After the June 17 shooting deaths during a prayer meeting at a predominately black church in Charleston, S.C., calls went out across the country to take down images of the Confederacy. The confessed shooter is thought to identify with white-supremacy groups and reportedly said he murdered the nine church goers in hopes of igniting a race war.

As the appropriateness of public display of Confederate symbols became a hot topic, attention turned to Middle Tennessee State University’s ROTC building, named for Nathan Bedford Forrest, a Confederate general and early Ku Klux Klan grand wizard.

University President Sidney McPhee appointed a committee of 15 to look into possibly renaming the building, and its public forum this past week brought heated debate.

Supporters of a name changed declared that Forrest represents a time of slavery and racial prejudice that needs to be put behind us. Those wanting to keep the name called Forrest a brilliant military man who came to denounce the Klan.

Although two more public meetings are planned before the April deadline set by McPhee for the task force to decide on a recommendation to retain the Forrest name or suggest changing it, we don’t see much chance of the two sides coming together.

While one group at the meeting called to “change the damn name,” others chided them for being “thin-skinned.”

A symbol of racism for some represents another group’s heritage.

Despite the efforts of one side to paint Forrest as a totally evil man, he did rescue a large number of Murfreesboro residents during the Civil War who were captured and held by the U.S. Army on suspicion of helping the enemy.

Despite the efforts of those who would canonize Forrest, he did lead the massacre on Fort Pillow in which nearly 300 Union soldiers, most African-Americans, were killed.

We do not envy the Forrest Hall task force its committee appointments, but we do tip our hats to them for being involved.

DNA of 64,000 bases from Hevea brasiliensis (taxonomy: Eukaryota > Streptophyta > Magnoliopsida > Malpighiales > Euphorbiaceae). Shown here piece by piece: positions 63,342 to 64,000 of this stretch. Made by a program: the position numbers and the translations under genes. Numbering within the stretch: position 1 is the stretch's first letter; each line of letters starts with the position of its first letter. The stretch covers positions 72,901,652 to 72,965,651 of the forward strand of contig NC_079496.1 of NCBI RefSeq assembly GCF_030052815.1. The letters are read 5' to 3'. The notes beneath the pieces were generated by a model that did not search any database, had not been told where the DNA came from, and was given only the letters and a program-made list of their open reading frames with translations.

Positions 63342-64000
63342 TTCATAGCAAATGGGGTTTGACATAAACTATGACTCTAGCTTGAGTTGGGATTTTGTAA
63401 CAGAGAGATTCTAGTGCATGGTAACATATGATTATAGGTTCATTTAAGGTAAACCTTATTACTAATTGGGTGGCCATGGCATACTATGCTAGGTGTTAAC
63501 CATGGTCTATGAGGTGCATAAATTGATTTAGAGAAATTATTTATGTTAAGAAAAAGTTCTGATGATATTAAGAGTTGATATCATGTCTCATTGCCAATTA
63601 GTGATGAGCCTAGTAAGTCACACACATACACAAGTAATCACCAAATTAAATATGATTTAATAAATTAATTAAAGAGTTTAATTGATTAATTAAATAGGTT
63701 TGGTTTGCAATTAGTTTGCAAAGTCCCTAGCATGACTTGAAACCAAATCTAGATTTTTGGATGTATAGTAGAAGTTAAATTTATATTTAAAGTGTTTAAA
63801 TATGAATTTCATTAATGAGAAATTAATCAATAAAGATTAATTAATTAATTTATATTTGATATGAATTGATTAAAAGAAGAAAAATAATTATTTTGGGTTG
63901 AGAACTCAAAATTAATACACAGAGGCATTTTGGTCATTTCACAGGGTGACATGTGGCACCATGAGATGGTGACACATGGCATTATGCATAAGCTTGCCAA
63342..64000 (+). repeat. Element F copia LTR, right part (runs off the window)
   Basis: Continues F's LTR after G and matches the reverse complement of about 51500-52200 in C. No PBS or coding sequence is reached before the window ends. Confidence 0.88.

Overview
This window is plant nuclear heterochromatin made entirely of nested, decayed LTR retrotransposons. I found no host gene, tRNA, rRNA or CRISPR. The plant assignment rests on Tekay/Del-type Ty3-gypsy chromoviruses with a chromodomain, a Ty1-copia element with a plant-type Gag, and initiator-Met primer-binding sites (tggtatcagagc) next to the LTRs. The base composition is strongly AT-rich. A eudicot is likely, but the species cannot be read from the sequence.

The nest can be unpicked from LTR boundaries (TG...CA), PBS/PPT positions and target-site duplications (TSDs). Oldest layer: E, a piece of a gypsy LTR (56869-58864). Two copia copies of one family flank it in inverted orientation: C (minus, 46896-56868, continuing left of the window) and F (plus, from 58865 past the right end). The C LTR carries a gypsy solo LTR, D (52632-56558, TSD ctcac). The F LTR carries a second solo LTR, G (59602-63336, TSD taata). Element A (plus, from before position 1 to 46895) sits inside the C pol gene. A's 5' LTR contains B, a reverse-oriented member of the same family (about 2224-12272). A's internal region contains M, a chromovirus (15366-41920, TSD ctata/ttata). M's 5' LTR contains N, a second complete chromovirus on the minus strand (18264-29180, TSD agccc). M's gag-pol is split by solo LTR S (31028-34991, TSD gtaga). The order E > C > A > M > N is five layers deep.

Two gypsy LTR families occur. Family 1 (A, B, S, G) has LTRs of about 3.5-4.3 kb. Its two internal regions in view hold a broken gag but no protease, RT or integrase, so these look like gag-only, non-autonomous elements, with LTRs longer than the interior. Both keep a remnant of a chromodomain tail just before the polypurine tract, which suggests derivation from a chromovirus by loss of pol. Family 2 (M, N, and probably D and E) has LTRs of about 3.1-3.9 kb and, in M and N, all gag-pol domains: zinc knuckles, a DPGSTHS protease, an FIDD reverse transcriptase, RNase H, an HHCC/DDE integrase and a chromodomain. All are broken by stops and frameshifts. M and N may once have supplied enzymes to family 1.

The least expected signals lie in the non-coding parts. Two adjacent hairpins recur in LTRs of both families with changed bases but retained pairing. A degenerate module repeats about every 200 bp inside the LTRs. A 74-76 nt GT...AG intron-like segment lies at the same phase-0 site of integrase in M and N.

We also applaud the students, faculty and staff of MTSU as well as residents around the university for attending and voicing their opinions at the public meeting last week.

Whichever way this turns out, we’re not all going to agree, but it is important to listen to each other, to let each side have its say.

Perhaps the answer is to keep the Forrest name and use it as a teaching opportunity. Acknowledging the complexity of the man the building is named for allows us to learn from both his victories and his faults.

Maybe we should keep the name to remind us that hate dishonors us all, that no matter what good we do before or after, if we have dishonored ourselves with the practice of hate, we are permanently stained, even though that is not all that makes up our nature.

The truth is, future generations will decide. The idea of changing the name of Forrest Hall has come up in the past. If it is not changed this go around, it may be during another. The building will age and eventually be replaced by a more modern structure appropriate for whatever time period that happens. A new name will probably be chosen then.

We can only hope that generation remembers ours fondly as one that wrestled with the past in hopes of a better future.